Man of two minds

This review of Viet Thanh Nguyen’s The Sympathizer by Robert Linens Jr. was originally published by the Times-News.

Having dual faces is the basis of any spies’ profession. Intuition, their craft when recognizing the mask that opponents wear in moments of relating to an enemy. Though what if one’s own mask were much harder to remove, let alone cope with when becoming witness to needing a mask from birth.

The 2016 Pulitzer Prize winning novel “The Sympathizer,” by Viet Thanh Nguyen, tells the empirical view of a man with conflicting loyalties.

The protagonist is a self-described spy, a spook and a man of two minds. One mind is his country of birth and tradition while the other is of statutes of educated ideologies. As split in mind as he is by birth, being the son of a Vietnamese mother and a French father, he is neither fully accepted by either parties. This duality of mind and birth splits our protagonist heart and defines the actions of the story, yet the captain must find a way within himself to decide who he is.

With the conclusion of the Vietnam War days away, a South Vietnamese general instructs the captain on the extent of their retreat while at his villa. Causations of filtering through who from their ranks will be selected as migrants during their voyage to the West is decided over glasses of whiskey and suspicions of dread.

The Captain, Man and Bon, a trinity of brothers in arms persist through the novel, culminating in a friendship that from the start stands out as one of ideological note in literary history as their tête-à-tête covers the gamut of philosophical and political differences.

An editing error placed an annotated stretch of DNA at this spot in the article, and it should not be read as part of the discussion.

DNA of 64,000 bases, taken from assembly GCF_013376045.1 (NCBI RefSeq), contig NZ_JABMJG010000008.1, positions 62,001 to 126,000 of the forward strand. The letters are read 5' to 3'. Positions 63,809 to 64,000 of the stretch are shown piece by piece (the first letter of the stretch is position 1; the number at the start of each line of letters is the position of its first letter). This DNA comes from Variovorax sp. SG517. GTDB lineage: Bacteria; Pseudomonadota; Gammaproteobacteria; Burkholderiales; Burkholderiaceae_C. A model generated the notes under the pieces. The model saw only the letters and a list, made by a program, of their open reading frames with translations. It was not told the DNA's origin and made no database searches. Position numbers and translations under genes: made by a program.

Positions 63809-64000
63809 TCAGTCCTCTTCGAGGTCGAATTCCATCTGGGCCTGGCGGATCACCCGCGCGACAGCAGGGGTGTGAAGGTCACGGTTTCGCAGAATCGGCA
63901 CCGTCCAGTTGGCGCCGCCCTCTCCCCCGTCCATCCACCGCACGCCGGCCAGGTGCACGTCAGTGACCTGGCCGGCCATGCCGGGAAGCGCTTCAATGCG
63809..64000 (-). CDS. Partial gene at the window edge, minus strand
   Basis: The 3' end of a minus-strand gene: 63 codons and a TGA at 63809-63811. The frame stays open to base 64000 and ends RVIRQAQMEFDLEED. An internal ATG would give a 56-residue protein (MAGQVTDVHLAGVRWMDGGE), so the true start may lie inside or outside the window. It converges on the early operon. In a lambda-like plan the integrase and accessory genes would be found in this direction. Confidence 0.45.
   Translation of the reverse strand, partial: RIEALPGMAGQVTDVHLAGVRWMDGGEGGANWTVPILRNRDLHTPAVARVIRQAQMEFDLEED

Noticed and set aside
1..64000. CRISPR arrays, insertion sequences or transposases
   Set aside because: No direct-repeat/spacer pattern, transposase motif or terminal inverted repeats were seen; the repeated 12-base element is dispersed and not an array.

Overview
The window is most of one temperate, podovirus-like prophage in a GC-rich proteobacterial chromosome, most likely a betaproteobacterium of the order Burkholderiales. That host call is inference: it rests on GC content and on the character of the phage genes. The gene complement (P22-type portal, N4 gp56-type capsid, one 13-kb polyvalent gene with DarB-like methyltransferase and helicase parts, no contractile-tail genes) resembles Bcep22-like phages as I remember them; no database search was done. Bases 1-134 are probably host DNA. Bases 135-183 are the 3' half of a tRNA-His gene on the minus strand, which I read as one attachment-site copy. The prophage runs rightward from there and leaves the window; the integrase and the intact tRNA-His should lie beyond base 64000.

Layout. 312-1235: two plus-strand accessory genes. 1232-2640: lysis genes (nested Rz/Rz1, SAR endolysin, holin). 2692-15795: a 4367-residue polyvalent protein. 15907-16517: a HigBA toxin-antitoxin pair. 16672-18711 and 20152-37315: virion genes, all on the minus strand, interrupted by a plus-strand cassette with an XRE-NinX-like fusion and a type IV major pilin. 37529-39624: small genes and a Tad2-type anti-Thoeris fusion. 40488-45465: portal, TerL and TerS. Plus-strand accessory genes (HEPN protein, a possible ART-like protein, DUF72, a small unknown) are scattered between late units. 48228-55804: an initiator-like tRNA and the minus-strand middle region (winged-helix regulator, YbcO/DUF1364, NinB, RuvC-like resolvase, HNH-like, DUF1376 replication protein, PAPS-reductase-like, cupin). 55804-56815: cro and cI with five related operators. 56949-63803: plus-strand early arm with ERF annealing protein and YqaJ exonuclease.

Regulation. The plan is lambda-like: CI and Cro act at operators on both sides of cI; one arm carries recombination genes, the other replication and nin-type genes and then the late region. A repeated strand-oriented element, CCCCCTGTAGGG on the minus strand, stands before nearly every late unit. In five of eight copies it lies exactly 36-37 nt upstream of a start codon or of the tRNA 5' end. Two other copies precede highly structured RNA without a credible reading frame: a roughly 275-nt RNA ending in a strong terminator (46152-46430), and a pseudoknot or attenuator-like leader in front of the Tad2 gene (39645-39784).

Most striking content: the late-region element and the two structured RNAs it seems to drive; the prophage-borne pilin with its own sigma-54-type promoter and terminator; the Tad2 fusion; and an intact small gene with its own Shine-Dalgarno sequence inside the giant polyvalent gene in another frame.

The through line in the novel investigates immigrants through allegorical vignettes witnessed by the narrator during his time in the U.S. The decorated general that stood tall directing his men now owns a liquor store from which he is the favorite customer. The general’s wife, once a pampered beauty with little to perform other than smiles at state dinners now runs a restaurant, putting up her hair and cooking nostalgic food for their comrades. The once South Vietnamese soldiers and quartermasters now become shorthand cooks and gas station hands.

Nguyen’s stylistic prose goes at length, weaving the dialogue into the paragraphs; together with few breaks to convince the audience of the importance of literary, historical and political significance during that time. The vigorously precise prose colors a mind that is unique to espionage thrillers of the past — sympathizing with the sufferings of all sides involved in the heat of war and in the ashes that cool in the aftermath, marking its remains.

Robert Linens, Jr. is a Circulation Assistant at the Mebane Public Library. He can be reached at rwlinens@alamancelibraries.org.

Category: Reviews

 

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